(a)...not intended to be reused multiple times
(b)...directly executable from the UNIX command line
(c)...readily described by existing GRAM-RSL Files
can still be submitted using GRAM, even if a the HOC-SA should be used in the same project.
The HOC-SA and GRAM can both be used in conjunction.
Code which is provided as a reusable component (a HOC) uses the tools provided by the HOC-SA, which enables the required exchange of the code-carrying parameters (code mobility) between Web service providers and consumers.
For any new Grid application that accords to a common pattern of parallel processing,
one should consider if either
(a) an existing HOC can be used for processing this application
(b) a new HOC should be developed for this purpose.
(a) ...a HOC exists, programmers will only deal with application-specific concerns and shielded them from all the required setup work for running their applications on top of the Globus middleware.
(b) ...a new HOC is developed, all future applications that share the same processing pattern do not need to be developed form scratch anymore. Note that the HOC-SA already provides the required means for transferring code and data parameters from clients to the HOC via a Web Service, and when the Worker HOC code in the HOC-SA repository gives an easy example showing how a HOC is developed. So, developing a new HOC does not require more effort than writing a new hard-wired Globus application, but using a HOC much more prospective.
- What HOCs are available and what is their purpose?
Currently, there are two HOCs available:
The basic Worker HOC that processes its input data in a user-defined manner. Since the full processing code must be provided by the user, the Worker HOC provides almost the same functionality as Globus GRAM. The only difference is the separation between code and input data, leading to a reduction of network traffic and improved reusability: when the same procedure should be applied to different data multiple times, The Worker HOC requires only the data to be transferred anew for each application, while the processing code is only transferred once and reused whenever needed.
Grid developers who want to create their own HOCs for more complex applications can refer to the
Worker HOC source code as a starting point.
The Alignment HOC, an example for a more complex HOC that runs
Sequence Alignment by executing the
JAligner code in parallel on multiple Grid servers.
Sequence alignment computations are required in many different applications of computation molecular biology.
Using the Alignment HOC, DNA sequence alignments can be computed on the Grid and users can customize the HOC by specifying the traceback and pattern recognition routines required in their particular applications.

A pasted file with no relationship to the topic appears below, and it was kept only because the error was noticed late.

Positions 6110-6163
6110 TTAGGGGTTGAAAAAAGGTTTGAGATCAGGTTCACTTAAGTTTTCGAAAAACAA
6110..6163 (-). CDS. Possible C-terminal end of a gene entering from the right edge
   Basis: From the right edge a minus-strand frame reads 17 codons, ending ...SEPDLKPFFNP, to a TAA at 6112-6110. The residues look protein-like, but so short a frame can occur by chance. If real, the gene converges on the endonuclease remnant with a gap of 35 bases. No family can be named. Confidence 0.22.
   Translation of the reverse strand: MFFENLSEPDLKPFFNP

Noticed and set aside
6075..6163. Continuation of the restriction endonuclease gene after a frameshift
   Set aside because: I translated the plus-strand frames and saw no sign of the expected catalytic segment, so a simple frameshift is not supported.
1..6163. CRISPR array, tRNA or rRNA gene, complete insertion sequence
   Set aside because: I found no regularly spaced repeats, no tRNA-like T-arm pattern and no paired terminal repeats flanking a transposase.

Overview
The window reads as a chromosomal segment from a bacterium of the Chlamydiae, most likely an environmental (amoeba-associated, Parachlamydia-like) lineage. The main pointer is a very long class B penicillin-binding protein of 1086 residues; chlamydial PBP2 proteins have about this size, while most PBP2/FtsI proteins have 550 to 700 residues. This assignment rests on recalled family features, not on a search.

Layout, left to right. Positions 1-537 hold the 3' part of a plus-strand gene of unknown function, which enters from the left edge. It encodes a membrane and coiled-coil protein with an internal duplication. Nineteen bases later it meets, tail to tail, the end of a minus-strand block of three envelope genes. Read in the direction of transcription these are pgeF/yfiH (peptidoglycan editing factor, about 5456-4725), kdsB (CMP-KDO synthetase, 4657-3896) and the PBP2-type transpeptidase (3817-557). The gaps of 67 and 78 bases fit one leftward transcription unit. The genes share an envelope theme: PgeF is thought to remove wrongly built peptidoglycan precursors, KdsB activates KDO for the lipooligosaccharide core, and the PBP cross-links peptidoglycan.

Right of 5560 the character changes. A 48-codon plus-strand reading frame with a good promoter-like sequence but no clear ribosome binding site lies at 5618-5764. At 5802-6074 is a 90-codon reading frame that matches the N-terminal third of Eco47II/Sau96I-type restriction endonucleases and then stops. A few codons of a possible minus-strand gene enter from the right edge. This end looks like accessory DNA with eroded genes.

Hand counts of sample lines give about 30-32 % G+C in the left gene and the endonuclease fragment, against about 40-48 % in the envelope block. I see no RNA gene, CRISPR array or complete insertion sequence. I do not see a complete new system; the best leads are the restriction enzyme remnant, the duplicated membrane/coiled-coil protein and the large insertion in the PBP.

Both, the Worker HOC and the Alignment HOC are documented in the HOC-SA tutorial. At the University of Muenster, there are some more experimental HOC implementations available which run, e.g., material deformation simulations or image processing applications. The code for these HOCs can be requested and questions about it can be sent to Jan Duennweber
Bugzilla & Browse CVS
- HOC-SA: cvs -d :pserver:firstname.lastname@example.org:/home/globdev/CVS/globus-packages co hoc-sa
For each individual application/service, you could use:
- WokerService (simple HOC-SA example): cvs -d :pserver:email@example.com:/home/globdev/CVS/globus-packages co hoc-sa/WorkerService
- AlignmentService (protein sequence alignment application based on the FARM pattern): cvs -d :pserver:firstname.lastname@example.org:/home/globdev/CVS/globus-packages co hoc-sa/AlignmentService
- SyntheticService (crash study application based on the FARM pattern): cvs -d :pserver:email@example.com:/home/globdev/CVS/globus-packages co hoc-sa/SyntheticService
For a specific version, you could add:
- default (implicitly v1.0): cvs checkout hoc-sa
- v1.0 (tagged as 1.0): cvs checkout -d HOC-SA.1.0 -r HOC-SA_1_0_branch hoc-sa
- v2.0 (tagged as 2.0): cvs checkout -d HOC-SA.2.0 -r HOC-SA_2_0_branch hoc-sa
In addition to the Globus Alliance Project Guidelines, the HOC-SA adheres to the following policies:
Guidelines for committers
- Rules for HOC-SA: http://dev.globus.org/wiki/Guidelines#Committers
Guidelines for individual contributors
- How individuals can contribute: http://dev.globus.org/wiki/Guidelines#Contributors
- From Grid Middleware to Grid Applications: Bridging the Gap with HOCs, Sergei Gorlatch and Jan Duennweber - In Future Generation Grids, Springer Verlag, 2005
- Simplifying Grid application programming using Web-enabled Code Transfer tools, Catalin Dumitrescu, Jan Duennweber, Philipp Luedeking, Sergei Gorlatch, Ioan Raicu, Ian Foster - CoreGRID'07 Symposium
- HOC-SA: Higher-Order Components-Service Architecture, a Status Report for the Globus Committers Meeting, May 22-23, 2007 pdf
HOC-SA Grid Programming Book
The HOC-SA project gratefully acknowledges the following contributors
- Waldemar Gorus (University of Muenster, Germany)
- Peter G. Lane (Argonne National Laboratory, Illinois)
- Ioan Raicu (University of Chicago, Illinois)